[2019] FWCFB 7796
FAIR WORK COMMISSION

DECISION

Fair Work Act 2009
s.604 - Appeal of decisions

The Trustee for WKC Trust t/a Curious Grace
v
Emily O’Brien
(C2019/5909)

VICE PRESIDENT HATCHER
DEPUTY PRESIDENT DEAN
COMMISSIONER BOOTH

SYDNEY, 12 DECEMBER 2019

Appeal against decision [[2019] FWC 6172] of Commissioner Yilmaz at Melbourne on 4 September 2019 in matter number U2018/13014.

Introduction and background

[1] The Trustee for WKC Trust t/a Curious Grace (Curious Grace) has lodged an appeal, for which permission to appeal is required, against a decision issued by Commissioner Yilmaz on 4 September 2019 1 (decision). The decision concerned an application by Ms Emily O’Brien for an unfair dismissal remedy in respect of her dismissal from her employment with Curious Grace on 29 November 2018. In the decision, the Commissioner formed the view that there was no valid reason for Ms O’Brien’s dismissal and that she was not afforded procedural fairness. This led the Commissioner to conclude that Ms O’Brien’s dismissal was unfair, and as a remedy the Commissioner ordered the payment of compensation to Ms O’Brien of $21,973 (less taxation required to be deducted by law). Curious Grace contends in its notice of appeal that the decision was in error in a number of respects, and that it would be in the public interest to grant permission to appeal.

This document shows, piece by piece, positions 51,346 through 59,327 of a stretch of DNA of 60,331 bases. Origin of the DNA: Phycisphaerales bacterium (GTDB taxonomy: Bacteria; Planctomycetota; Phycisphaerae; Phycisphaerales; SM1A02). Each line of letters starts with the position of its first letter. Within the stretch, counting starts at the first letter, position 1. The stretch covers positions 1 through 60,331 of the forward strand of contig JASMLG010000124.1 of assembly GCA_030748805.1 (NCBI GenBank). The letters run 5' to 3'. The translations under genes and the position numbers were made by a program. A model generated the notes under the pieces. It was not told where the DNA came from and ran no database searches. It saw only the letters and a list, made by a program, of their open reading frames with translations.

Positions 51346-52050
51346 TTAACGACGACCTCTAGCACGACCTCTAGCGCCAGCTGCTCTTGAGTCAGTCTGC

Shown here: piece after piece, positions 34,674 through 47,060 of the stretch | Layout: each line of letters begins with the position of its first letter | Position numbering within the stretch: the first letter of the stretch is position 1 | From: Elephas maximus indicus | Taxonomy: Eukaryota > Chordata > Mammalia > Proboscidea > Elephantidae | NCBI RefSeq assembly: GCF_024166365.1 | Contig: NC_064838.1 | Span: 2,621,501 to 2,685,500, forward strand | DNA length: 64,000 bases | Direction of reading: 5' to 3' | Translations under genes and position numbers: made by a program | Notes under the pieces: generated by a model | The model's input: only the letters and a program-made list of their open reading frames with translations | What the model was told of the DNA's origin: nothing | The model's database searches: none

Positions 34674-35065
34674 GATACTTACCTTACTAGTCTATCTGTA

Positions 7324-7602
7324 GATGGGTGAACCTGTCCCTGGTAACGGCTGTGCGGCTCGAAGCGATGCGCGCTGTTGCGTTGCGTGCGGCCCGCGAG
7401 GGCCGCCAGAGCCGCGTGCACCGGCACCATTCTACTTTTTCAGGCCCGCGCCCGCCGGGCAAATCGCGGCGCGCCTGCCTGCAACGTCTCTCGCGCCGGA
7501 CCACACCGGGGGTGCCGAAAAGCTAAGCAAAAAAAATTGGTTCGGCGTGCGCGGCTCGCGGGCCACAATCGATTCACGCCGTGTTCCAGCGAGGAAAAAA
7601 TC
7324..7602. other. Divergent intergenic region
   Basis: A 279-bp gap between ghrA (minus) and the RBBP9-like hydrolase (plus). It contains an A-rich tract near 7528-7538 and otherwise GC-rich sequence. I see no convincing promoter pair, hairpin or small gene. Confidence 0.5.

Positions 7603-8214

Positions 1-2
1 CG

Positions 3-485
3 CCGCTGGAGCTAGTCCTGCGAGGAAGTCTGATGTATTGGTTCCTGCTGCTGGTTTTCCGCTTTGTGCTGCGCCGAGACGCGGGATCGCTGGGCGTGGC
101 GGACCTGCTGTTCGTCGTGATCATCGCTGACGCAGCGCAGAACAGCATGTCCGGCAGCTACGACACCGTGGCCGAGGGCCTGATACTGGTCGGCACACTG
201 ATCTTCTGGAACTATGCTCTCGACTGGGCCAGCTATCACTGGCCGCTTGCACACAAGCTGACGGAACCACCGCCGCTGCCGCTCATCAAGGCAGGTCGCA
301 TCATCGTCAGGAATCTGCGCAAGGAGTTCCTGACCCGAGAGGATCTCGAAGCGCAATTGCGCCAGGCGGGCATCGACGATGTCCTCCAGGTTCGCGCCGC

[2] The factual background to the matter may briefly be explained. Curious Grace is a furniture retail business operating from three locations, two in Victoria and one in New South Wales. Ms O’Brien commenced employment with Curious Grace as an Assistant Showroom Manager and was promoted to Showroom Manager in November 2017. On 27 November 2018 Ms O’Brien advised the senior management team that she would be absent that day due to illness. At approximately 10:30am, she received an email from the Director, Mr Curnuck, standing her down. The email contained allegations against Ms O’Brien which included that the showroom was dirty and unkempt, with unmaintained furniture and a piece of furniture not unpacked; that there was no active roster that was reliable for staff, that casual staff were taking sick leave without providing medical certificates; that a customer had complained that Ms O’Brien had handled his complaint in a poor manner; that she had complained to staff that the manager from another location was stealing sales; and that she took a sick day even though she knew a new staff member was commencing that same day.